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Head and neck pressure when active

I’m 55 and in good shape. I don’t smoke and drink occasionally.  Worked out 2 to three days per week. Just recently I started getting heart palpitations (pounding) in my chest that got worse followed by chest and back pain, headache and pressure in head and neck. Fearing the worst I went to ER. Blood tests, EKG, thyroid, stress echo, CT with contrast, Holter all normal. Given Pepcid for heartburn and Xanax.  Followed up with my gp who suggested Zoloft for anxiety. Symptoms got better. Two days later tried to walk on the treadmill. I lasted 4 minutes before the symptoms returned. Then layed in bed for a day until they subsided. Xanax helps somewhat but not the head and neck pressure. I have not started the Zoloft. Since then the symptoms come and go worsening when there is activity like climbing stairs or simply bending down. I have to make appointments with the GI and Cardiologist but just getting out of bed is a struggle.  I can’t imagine what might happen if I attempt to drive somewhere so I’ve put those off for now. I’m sure I’m leaving something out but that is the jist of it.
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Avatar universal
The only reason to suspect anxiety is if you were experiencing irrational fearful thinking before your heart symptoms started.  If you're not thinking anxious thoughts, you probably don't have an anxiety problem -- it's the thinking that triggers the physiological symptoms that go along with it.  If you were having some difficulties emotionally or some stresses that were making you feel something before that heart feeling, then it's an anxiety problem.  I don't know what your thinking is like or what it was like at the time, but you do.  If it is anxiety, therapy is the place to go.  But if it isn't, all the anxiety meds in the world won't help and they are not easy to take or stop taking, so you do want to make sure your problem is an emotional one and not something physiological the docs you've seen haven't picked up on yet.  Nobody here can tell you which it is, only that anxiety is a thought process that when chronic leads to all sorts of symptoms, but it does start with a thought process.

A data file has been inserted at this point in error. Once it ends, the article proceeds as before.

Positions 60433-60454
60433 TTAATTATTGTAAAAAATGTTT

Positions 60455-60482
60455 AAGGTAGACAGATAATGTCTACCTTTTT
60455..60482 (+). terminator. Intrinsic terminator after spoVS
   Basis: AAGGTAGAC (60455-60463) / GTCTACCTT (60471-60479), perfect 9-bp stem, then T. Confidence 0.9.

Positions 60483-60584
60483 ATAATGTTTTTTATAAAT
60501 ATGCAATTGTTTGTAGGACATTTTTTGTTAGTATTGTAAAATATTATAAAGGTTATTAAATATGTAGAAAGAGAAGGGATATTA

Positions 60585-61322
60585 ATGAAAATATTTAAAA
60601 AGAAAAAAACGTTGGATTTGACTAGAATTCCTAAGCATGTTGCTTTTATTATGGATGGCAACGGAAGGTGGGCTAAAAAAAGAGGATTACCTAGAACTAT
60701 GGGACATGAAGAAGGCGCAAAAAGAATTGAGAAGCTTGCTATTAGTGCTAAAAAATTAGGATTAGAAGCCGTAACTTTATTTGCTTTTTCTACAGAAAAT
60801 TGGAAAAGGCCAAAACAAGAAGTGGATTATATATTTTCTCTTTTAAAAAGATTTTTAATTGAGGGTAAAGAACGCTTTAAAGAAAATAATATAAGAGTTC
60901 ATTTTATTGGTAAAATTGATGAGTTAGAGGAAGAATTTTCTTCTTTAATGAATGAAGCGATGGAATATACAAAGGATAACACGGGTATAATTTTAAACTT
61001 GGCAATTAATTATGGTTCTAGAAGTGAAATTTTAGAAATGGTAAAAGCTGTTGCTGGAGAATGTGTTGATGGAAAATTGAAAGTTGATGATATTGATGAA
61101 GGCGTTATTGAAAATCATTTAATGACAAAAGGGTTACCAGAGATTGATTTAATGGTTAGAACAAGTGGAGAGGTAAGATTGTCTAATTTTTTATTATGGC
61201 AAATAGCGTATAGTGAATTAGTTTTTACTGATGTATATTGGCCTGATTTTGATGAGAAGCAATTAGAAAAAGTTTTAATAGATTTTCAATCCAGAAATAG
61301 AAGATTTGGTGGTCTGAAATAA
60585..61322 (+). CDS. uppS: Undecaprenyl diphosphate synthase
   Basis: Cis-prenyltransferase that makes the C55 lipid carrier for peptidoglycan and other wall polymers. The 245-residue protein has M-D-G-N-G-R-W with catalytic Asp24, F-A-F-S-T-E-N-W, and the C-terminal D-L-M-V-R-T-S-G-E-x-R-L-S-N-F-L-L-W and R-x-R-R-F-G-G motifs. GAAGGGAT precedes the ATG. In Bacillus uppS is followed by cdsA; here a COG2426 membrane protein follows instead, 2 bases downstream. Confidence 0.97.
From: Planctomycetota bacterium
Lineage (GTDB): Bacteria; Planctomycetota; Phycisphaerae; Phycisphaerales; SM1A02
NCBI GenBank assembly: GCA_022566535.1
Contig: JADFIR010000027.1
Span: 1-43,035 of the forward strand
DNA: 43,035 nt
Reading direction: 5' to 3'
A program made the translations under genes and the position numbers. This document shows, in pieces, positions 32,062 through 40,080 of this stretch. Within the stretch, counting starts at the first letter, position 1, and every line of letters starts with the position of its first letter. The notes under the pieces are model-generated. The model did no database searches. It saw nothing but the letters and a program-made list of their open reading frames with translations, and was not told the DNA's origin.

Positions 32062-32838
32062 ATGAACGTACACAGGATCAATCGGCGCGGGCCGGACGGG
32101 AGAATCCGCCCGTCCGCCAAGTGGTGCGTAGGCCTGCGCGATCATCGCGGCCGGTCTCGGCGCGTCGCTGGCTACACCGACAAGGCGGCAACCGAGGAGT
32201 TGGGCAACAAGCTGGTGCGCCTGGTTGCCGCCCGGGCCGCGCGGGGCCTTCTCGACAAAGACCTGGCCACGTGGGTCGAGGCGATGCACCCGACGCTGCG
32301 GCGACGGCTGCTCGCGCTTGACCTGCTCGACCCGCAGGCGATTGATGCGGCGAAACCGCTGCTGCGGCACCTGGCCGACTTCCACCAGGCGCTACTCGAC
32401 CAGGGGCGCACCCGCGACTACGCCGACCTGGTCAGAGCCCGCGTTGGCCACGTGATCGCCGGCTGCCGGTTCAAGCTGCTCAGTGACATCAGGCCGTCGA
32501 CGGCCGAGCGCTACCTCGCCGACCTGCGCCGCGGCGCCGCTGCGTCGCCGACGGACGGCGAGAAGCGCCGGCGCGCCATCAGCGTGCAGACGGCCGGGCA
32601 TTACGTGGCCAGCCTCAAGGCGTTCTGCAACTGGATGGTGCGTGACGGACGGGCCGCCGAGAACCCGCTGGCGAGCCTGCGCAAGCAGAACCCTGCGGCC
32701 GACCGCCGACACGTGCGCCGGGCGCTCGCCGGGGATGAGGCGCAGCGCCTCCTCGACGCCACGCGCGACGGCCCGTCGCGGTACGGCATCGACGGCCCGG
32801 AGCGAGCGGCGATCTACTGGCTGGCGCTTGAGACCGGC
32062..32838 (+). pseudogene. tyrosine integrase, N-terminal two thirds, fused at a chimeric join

4 Comments
Thanks. Yes I’m always more or less anxious.
More or less anxious doesn't sound all that bad.  I mean, anxiety as a disease is pretty severe and really limits your life because you're too afraid to do things.  It still sounds more like something physiological is going on to me, given your symptoms and your triggers, but it's hard to tell from here.  My anxiety is crippling.  Not more or less.  To cause as much as you're feeling, it would have to be pretty severe, I'd think, but life is pretty odd.  I hope you find your answers, but again, if it's not anxiety, you don't want to be on these meds for something they can't help with as they are drugs.  If it is anxiety and it is this bad, medication will probably turn out to be necessary, though.  All the best.
Thanks. It’s severe. I can’t get up out of chair or go up a flight of stairs without worrying if the symptoms will worsen. I basically accept that they will. I began taking the Zoloft the other night and had some relief almost immediately.  Now (2 days later) not so much.  The head and neck thing being the most troublesome.
This still begs the question -- were you suffering from irrational fears to a crippling extent before this physiological stuff started.  Anyone would be frightened by a sudden turn in health, but that's nervousness caused by a real thing.  Counseling can help with this, but only solving the problem makes it go away.  Some of us cope better than others to health problems, but Zoloft will only help if anxiety is the cause of all this.  If it isn't, know that once you're on these drugs you're on them, and getting off of them isn't so easy.  Also, Zoloft doesn't work that fast -- that was a placebo reaction most likely.  It takes about 4-6 weeks for the profound changes these medications cause in your brain to set in for most people, give or take a couple of weeks.  That's why I urge you to consider your anxiety level before this all started and to make an informed decision, with professional help and second opinions, whether you have a physiological problem or a mental one, because again, if it's physiological, the drugs will only give you more problems, not less.  For those of us with crippling anxiety, medication can be the only thing that lets us do things, but in your case, it's your physiological problems that are getting in the way.  Unless, and you still haven't answered this question, you were already feeling quite anxious when this stuff started happening.  Anyway, that's my say, and enough said, you get to decide, and I hope everything gets figured out and solved.  All the best.
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